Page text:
Toys are all about child's play; selling them to the best-known toy retailer in the world's biggest consumer market is anything but.
East Bentleigh-based Moose Enterprises is making it look childishly simple, though, exporting children's toys to 85 countries including the US, where the giant Toys 'R' Us chain has picked up several of its top sellers.
It's a huge honour for the little Aussie toy company that could.
Toys 'R' Us lists two of Moose's products in its top-15 toys list; the only other companies to twice make this year's prestigious list are US-based conglomerates Mattel and Hasbro.
Meanwhile, Moose's Blingles - a set of jewel-like sticky mosaics used to add "bling" to possessions - has been nominated for US Toy of the Year, the industry's biggest award that will be announced at the New York Toy Fair in February.
It's a huge honour for the little Aussie toy company that could, and coincides with a major assault on the billion-dollar US toy market.
Moose's co-CEO, Paul Solomon, said the company already had a handful of products "on range" in the US - syndicated through major retailers - backed by multi-million dollar advertising campaigns.
"This year is the first year we've gone in direct to the US ourselves," he said. "We've gone in on our own and we're now selling to all the major US retailers including Walmart, Target and Toys 'R' Us."
Moose Enterprises employs about 70 people at its Melbourne office, a similar number at its China and Hong Kong manufacturing and distribution facilities and another 10 between branch offices in the US and Britain.
Mr Solomon, 36, took over the company 12 years ago along with co-CEO Manny Stul and director Jacqui Tobias, both family members. Initially importing and on-selling toys made by overseas manufacturers, they decided the only way to stay in business was to be at the industry's cutting edge.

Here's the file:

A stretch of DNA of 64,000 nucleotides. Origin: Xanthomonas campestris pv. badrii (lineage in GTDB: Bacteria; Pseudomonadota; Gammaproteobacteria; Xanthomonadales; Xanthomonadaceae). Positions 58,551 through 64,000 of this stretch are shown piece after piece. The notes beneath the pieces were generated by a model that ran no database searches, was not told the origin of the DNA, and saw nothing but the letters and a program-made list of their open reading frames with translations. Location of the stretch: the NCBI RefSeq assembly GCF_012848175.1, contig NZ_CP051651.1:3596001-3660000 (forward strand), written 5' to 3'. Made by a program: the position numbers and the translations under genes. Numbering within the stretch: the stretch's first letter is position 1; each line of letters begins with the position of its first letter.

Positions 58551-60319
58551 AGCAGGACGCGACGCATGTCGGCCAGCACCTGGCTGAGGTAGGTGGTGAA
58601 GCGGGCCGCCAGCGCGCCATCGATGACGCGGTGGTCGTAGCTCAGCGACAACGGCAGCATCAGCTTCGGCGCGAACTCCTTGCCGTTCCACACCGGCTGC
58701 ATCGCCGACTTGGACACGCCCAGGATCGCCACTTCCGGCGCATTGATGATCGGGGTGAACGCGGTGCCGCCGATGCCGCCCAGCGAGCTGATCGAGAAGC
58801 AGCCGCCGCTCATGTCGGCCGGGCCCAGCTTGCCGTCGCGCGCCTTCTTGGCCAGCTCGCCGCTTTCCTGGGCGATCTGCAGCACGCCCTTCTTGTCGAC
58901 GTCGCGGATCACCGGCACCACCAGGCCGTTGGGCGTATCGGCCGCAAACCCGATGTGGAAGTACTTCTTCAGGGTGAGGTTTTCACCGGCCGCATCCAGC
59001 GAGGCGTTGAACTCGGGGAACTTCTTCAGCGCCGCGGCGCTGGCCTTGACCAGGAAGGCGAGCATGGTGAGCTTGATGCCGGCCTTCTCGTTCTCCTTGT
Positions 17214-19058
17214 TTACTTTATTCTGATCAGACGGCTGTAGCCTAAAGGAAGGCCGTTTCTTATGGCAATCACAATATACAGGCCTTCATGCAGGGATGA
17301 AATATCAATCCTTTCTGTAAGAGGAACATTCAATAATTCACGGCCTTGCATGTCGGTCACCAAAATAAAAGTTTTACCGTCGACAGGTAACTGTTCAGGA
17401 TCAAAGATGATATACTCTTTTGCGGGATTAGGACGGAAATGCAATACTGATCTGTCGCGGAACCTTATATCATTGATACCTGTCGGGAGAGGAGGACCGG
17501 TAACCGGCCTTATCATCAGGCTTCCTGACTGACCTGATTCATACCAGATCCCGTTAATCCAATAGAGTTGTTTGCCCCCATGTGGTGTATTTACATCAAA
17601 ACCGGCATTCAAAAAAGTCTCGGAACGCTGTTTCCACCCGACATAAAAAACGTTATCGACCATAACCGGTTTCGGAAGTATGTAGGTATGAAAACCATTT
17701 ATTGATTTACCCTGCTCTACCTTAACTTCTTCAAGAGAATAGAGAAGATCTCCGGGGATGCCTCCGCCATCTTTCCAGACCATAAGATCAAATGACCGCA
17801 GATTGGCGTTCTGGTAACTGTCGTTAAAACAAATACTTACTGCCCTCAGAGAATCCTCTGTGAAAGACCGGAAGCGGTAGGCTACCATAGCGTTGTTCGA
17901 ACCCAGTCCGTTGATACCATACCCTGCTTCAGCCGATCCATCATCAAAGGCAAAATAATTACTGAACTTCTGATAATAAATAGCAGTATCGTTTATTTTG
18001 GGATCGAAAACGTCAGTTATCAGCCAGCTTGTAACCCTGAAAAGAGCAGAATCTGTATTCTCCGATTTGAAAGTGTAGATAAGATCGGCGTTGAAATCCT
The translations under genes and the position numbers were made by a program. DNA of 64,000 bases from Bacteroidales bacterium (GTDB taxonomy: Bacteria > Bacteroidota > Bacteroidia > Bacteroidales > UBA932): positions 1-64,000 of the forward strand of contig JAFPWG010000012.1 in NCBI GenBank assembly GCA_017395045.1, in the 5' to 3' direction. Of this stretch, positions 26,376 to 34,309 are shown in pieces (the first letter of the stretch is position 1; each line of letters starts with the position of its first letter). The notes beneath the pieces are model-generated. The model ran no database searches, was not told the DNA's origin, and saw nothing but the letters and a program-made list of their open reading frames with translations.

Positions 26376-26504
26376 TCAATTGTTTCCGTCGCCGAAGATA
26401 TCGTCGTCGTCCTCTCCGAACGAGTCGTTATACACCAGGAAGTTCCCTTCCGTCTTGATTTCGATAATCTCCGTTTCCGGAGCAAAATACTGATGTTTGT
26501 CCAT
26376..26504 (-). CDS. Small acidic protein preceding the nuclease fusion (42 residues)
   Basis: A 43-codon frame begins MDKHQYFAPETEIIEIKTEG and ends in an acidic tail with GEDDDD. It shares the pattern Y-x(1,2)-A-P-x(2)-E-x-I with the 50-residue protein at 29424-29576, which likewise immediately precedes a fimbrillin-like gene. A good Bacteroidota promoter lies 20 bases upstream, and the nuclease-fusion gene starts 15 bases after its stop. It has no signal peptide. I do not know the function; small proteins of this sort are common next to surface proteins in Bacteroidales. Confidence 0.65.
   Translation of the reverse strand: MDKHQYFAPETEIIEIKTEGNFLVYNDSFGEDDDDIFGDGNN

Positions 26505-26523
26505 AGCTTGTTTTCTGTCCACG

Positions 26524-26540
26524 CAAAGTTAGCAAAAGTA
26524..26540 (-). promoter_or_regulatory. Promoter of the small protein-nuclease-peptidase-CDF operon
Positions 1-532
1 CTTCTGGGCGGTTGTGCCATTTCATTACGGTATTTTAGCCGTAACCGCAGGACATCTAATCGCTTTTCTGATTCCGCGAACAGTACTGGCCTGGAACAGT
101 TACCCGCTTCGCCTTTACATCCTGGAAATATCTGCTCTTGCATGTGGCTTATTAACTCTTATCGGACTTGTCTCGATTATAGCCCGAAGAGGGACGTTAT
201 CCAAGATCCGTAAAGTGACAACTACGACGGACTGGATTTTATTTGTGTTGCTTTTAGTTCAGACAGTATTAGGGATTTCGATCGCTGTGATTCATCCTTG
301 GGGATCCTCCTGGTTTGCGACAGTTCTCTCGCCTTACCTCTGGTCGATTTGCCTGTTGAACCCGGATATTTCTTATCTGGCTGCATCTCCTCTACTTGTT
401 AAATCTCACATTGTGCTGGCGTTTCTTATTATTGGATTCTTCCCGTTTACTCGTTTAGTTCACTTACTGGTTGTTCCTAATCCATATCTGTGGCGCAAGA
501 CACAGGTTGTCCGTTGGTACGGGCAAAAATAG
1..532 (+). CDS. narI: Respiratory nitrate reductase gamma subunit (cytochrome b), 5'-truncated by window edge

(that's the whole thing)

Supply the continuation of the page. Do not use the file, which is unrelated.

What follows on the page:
"A great point of difference is that we create and manufacture most of the products we sell," Mr Solomon said.
"It's not an easy thing to do and it has taken many years. Creating your own toys then allows you to export them worldwide."
Moose's Melbourne headquarters is at the heart of the company's creativity and innovation. "We can compete as long as we keep coming up with the great product. That's the way we do it. We have a great reputation out there and a great track record. We've had many hits over the years which is not easy to do, and we've managed to back it up," Mr Solomon said.
At times the simplest ideas work best, such as Moose's popular Trash Pack. "It's about a gang who live in the garbage and it's about all things gross. That's definitely our biggest hit at the moment, that's been one of the most successful products we've ever launched. Kids love gross, filthy things."
So successful, in fact, that the company has for the first time licensed one of its brands for others to use, including a Trash Pack-themed Nintendo DS game in stores this Christmas.
Speed to market is the key to Moose's success, Mr Solomon said, with its relatively small size allowing it to quickly respond to new trends. "If you see something you like, you don't have too many layers or politics to get through to be able to move quickly on it and bring it to market," he said.
"We weren't in craft and activity toys several years ago, and we've now built ourselves to be one of the leading craft activity toy companies around the world."